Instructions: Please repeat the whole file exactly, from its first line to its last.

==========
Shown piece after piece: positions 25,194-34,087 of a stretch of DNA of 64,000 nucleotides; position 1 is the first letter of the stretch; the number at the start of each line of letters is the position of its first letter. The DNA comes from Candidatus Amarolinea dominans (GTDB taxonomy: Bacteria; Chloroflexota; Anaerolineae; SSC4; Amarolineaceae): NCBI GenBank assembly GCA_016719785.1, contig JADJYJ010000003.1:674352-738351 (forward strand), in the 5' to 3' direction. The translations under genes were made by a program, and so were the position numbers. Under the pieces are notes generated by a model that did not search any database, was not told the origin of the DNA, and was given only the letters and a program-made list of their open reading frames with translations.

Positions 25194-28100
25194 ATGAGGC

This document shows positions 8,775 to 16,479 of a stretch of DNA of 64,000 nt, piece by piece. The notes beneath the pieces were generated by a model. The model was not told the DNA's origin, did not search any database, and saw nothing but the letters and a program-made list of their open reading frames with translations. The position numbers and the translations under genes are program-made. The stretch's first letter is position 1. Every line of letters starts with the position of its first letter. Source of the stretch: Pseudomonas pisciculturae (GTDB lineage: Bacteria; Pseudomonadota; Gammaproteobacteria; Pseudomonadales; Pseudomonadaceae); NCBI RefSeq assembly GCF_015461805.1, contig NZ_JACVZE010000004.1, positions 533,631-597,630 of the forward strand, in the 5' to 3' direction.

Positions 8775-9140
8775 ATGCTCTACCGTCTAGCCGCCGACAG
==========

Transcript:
Shown piece after piece: positions 25,194-34,087 of a stretch of DNA of 64,000 nucleotides; position 1 is the first letter of the stretch; the number at the start of each line of letters is the position of its first letter. The DNA comes from Candidatus Amarolinea dominans (GTDB taxonomy: Bacteria; Chloroflexota; Anaerolineae; SSC4; Amarolineaceae): NCBI GenBank assembly GCA_016719785.1, contig JADJYJ010000003.1:674352-738351 (forward strand), in the 5' to 3' direction. The translations under genes were made by a program, and so were the position numbers. Under the pieces are notes generated by a model that did not search any database, was not told the origin of the DNA, and was given only the letters and a program-made list of their open reading frames with translations.

Positions 25194-28100
25194 ATGAGGC

This document shows positions 8,775 to 16,479 of a stretch of DNA of 64,000 nt, piece by piece. The notes beneath the pieces were generated by a model. The model was not told the DNA's origin, did not search any database, and saw nothing but the letters and a program-made list of their open reading frames with translations. The position numbers and the translations under genes are program-made. The stretch's first letter is position 1. Every line of letters starts with the position of its first letter. Source of the stretch: Pseudomonas pisciculturae (GTDB lineage: Bacteria; Pseudomonadota; Gammaproteobacteria; Pseudomonadales; Pseudomonadaceae); NCBI RefSeq assembly GCF_015461805.1, contig NZ_JACVZE010000004.1, positions 533,631-597,630 of the forward strand, in the 5' to 3' direction.

Positions 8775-9140
8775 ATGCTCTACCGTCTAGCCGCCGACAG